Today’s Los Angeles Times posted a story about a North Korean ship passing through the Panama Canal on route home from Cuba found to be carrying missile equipment. Panama President Ricardo Martinelli has released details of the discovery to the Panamanian media. He has also posted pictures on his Twitter account.
The article reports:
If the shipment proves to be missiles or other arms, it would likely constitute a violation of United Nations sanctions against North Korea that prohibit the importation of conventional weapons and items that could be used to develop nuclear weapons and missiles.
The sanctions against the hermit-like communist country have been in place since 2006, and were strengthened by the U.N. Security Council in March after the North Koreans announced a nuclear test in Febraury.
The Spanish news agency EFE reported that a Korean military delegation headed by general Kim Kyok Sik had visited with top Cuban military officials in Havana in late June. The North Korean general said at the time that the two friendly countries shared “the same foxhole.”
This episode shows that the United Nations sanctions against North Korea are not really working. In both Cuba and North Korea, the average citizen lives in conditions those of us who live in free countries can’t even imagine. Letting their governments continue to increase their weaponry does no one any good–either the citizens of their countries or the rest of the world.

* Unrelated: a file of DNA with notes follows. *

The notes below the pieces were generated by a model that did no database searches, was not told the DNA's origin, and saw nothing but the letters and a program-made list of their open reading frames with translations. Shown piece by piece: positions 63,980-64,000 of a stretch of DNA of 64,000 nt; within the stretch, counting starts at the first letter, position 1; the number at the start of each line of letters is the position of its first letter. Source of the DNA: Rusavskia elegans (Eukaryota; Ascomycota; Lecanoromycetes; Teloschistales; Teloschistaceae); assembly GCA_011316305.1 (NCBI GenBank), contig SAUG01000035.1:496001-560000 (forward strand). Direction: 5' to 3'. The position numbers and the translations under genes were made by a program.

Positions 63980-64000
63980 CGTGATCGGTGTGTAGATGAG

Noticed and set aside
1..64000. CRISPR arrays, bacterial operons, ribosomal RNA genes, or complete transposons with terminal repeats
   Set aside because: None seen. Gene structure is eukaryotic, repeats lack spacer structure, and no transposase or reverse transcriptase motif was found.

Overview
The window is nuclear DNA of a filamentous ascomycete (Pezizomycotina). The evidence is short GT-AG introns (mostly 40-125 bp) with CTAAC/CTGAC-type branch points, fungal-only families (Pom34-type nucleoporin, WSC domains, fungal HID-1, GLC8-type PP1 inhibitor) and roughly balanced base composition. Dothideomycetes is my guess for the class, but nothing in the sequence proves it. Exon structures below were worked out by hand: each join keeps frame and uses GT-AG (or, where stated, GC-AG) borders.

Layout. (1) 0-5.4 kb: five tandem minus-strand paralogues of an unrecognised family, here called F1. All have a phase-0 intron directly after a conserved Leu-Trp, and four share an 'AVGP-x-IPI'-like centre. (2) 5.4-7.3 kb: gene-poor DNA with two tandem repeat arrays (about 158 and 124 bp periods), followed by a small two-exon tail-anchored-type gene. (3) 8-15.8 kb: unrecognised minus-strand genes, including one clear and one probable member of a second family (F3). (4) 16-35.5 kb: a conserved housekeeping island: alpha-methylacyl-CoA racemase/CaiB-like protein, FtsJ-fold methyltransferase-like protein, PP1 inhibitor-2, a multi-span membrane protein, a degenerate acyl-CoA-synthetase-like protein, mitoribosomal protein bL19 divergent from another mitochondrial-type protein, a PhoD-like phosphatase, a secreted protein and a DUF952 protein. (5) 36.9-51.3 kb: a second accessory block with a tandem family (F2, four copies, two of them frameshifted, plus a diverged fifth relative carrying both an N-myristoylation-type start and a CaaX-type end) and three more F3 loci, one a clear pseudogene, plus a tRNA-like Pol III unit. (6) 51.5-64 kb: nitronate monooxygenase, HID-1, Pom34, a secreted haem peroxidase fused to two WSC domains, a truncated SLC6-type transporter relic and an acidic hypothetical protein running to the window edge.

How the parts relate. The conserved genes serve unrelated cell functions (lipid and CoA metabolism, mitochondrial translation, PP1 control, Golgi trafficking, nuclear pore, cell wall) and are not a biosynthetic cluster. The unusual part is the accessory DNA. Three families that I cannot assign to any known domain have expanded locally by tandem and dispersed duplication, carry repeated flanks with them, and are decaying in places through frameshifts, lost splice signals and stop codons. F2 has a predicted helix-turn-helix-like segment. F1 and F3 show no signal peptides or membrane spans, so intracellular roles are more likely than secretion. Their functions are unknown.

Investors.com posted an editorial yesterday about the China currency bill the Senate is planning to introduce this week. The National Retail Federation (NRF) has stated their opinion that passage of the bill will cost American jobs–not create them.
Today’s Wall Street Journal (not linked–subscribers only) posted an editorial titled, “The Obama-Romney Tariff.” The article at the Wall Street Journal describes the bill as “the most dangerous trade legislation in many years.”
The article at the Wall Street Journal reports:
The legislation is now coming to the floor because Senate Democrats want protectionist political cover against unions in return for voting on the free-trade pacts with Columbia, Panama and Korea that President Obama finally sent to Congress yesterday. But what is cynical posturing in Washington may look more threatening to the rest of the world, and once trade wars start they can be hard to stop.
We do not trade with China on an even level–they use slave labor and they manipulate their currency to give themselves an advantage. The Chinese are not fair trading partners. I understand that, and I would like to see that change. However, this may not be the time to attempt that change. We need to clean up the internal downward forces on the American economy so that we approach this problem from a position of strength rather than a position of weakness. The answers to America’s economic problems are internal–they are not external. This currency bill is not Smoot-Hawley, but unfortunately, it may have a similar result.